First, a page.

- The recently closed Signature Bank is facing an investor lawsuit accusing it of violating federal securities laws by recently making misleading statements about the company’s business and operations.
- The putative class action brought by plaintiff Matthew Schaeffer also names as defendants the bank’s CEO Joseph DePaolo, CFO Stephen Wyremski and COO Eric Howell. Schaeffer is represented by the Rosen Law Firm.
- The federal complaint filed Tuesday in the Eastern District of New York takes aim in large part at a March 9 press release the New York City-based bank released in which it said it was in strong financial position. “The March 9 Update overstated the Company’s market position, given that just a few days later, it was shut down by the New York Department of Financial Services,” the lawsuit said.
Schaeffer’s suit is likely to be one of many filed in the aftermath of the recent events at Signature Bank and Silicon Valley Bank.
Meanwhile, the March 9 press release from Signature Bank criticized in Schaeffer’s complaint contained statements from DePaolo, the CEO, and Howell, the COO/president.
“We want to make it clear again that Signature Bank is a well-diversified, full-service commercial bank with more than two decades of history and solid performance serving middle market businesses,” DePaolo said in the release. “We have built a strong reputation serving commercial clients through nine business lines and reached in excess of $100 billion in assets by continually executing our single-point-of-contact, relationship-based model where banking teams are capable of meeting all client needs.”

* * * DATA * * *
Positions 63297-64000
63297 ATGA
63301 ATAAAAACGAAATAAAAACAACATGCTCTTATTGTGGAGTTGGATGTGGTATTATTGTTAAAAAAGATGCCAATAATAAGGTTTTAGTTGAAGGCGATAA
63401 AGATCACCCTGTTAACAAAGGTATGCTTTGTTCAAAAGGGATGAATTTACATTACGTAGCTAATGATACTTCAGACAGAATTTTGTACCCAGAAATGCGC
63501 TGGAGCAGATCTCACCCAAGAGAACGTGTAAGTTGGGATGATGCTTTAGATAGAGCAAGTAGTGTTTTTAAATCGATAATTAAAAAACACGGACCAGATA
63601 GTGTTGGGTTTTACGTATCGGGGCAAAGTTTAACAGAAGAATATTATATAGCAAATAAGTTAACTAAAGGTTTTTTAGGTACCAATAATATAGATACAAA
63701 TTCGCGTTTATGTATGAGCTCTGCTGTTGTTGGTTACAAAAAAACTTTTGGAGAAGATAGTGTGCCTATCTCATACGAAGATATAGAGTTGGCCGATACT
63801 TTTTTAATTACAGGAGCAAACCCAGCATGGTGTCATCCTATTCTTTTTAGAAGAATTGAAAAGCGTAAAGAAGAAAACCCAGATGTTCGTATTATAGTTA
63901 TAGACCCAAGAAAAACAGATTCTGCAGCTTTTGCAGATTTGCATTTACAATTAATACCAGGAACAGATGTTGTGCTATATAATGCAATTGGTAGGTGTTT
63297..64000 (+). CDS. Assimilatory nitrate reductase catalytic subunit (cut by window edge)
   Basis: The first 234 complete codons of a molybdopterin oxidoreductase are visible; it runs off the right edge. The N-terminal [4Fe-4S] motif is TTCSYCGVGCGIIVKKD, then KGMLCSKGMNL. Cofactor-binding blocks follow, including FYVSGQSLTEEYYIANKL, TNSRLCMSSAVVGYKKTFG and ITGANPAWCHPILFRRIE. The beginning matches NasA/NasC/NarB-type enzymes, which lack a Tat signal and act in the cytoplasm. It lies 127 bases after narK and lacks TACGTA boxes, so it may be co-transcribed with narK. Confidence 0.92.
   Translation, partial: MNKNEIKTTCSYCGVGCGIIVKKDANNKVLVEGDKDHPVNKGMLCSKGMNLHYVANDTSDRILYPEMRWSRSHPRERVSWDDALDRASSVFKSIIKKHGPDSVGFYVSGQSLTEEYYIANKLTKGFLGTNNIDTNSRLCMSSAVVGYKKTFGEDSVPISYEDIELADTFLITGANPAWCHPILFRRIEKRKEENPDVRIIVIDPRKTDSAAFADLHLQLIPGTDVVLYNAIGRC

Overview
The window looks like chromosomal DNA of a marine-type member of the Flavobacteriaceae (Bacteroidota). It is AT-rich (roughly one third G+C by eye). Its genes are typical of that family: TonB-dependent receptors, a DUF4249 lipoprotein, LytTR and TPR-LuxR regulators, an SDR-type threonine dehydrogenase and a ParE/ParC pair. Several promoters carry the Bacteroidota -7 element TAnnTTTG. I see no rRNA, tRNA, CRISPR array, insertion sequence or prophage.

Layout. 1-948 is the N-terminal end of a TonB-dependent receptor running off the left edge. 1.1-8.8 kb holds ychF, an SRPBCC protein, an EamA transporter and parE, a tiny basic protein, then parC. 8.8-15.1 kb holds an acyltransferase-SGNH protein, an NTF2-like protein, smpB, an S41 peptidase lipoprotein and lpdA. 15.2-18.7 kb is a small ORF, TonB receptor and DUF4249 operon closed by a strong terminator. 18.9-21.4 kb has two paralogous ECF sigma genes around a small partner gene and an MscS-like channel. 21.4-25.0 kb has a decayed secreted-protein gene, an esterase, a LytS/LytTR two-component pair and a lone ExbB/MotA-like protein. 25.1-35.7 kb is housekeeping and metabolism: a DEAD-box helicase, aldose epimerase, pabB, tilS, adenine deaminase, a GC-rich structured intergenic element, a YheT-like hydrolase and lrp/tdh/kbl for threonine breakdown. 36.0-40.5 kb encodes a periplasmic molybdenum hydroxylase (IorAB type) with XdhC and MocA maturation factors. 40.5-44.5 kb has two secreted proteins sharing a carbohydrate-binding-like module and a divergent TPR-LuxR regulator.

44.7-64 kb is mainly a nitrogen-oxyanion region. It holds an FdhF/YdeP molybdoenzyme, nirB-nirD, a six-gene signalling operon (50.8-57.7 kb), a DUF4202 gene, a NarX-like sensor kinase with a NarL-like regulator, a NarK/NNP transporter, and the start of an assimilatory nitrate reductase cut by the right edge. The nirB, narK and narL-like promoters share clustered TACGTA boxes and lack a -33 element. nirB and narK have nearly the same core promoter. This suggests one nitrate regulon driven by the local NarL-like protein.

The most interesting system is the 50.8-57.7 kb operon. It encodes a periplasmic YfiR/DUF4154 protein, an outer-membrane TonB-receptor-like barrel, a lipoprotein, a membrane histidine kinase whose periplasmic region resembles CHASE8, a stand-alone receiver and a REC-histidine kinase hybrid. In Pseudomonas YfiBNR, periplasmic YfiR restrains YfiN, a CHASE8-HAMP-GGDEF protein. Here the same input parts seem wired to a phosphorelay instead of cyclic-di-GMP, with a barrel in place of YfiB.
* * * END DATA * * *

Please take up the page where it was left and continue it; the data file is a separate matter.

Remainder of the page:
Additionally, Howell said in the release: “As shown by our current metrics, we intentionally maintain a high level of capital, strong liquidity profile and solid earnings, which continues to differentiate us from competitors, especially during challenging times.”
The class-action lawsuit said these were among the statements that were “materially false and/or misleading because they misrepresented and failed to disclose the following adverse facts pertaining to the Company’s business, operations, and prospects, which were known to Defendants or recklessly disregarded by them.”
The complaint said the defendants failed to disclose Signature Bank “did not have the strong fundamentals that it represented itself as having in the days immediately prior to its takeover, or otherwise took action that left it susceptible to a takeover by the New York Department of Financial Services.”
On Sunday, March 12, the Department of Financial Services announced that in order to protect depositors it had taken possession of Signature Bank.
Signature Bank did not immediately respond to a request for comment Tuesday.
Signature Bank had 40 branches across the country in New York, California, Connecticut, North Carolina, and Nevada, according to the FDIC.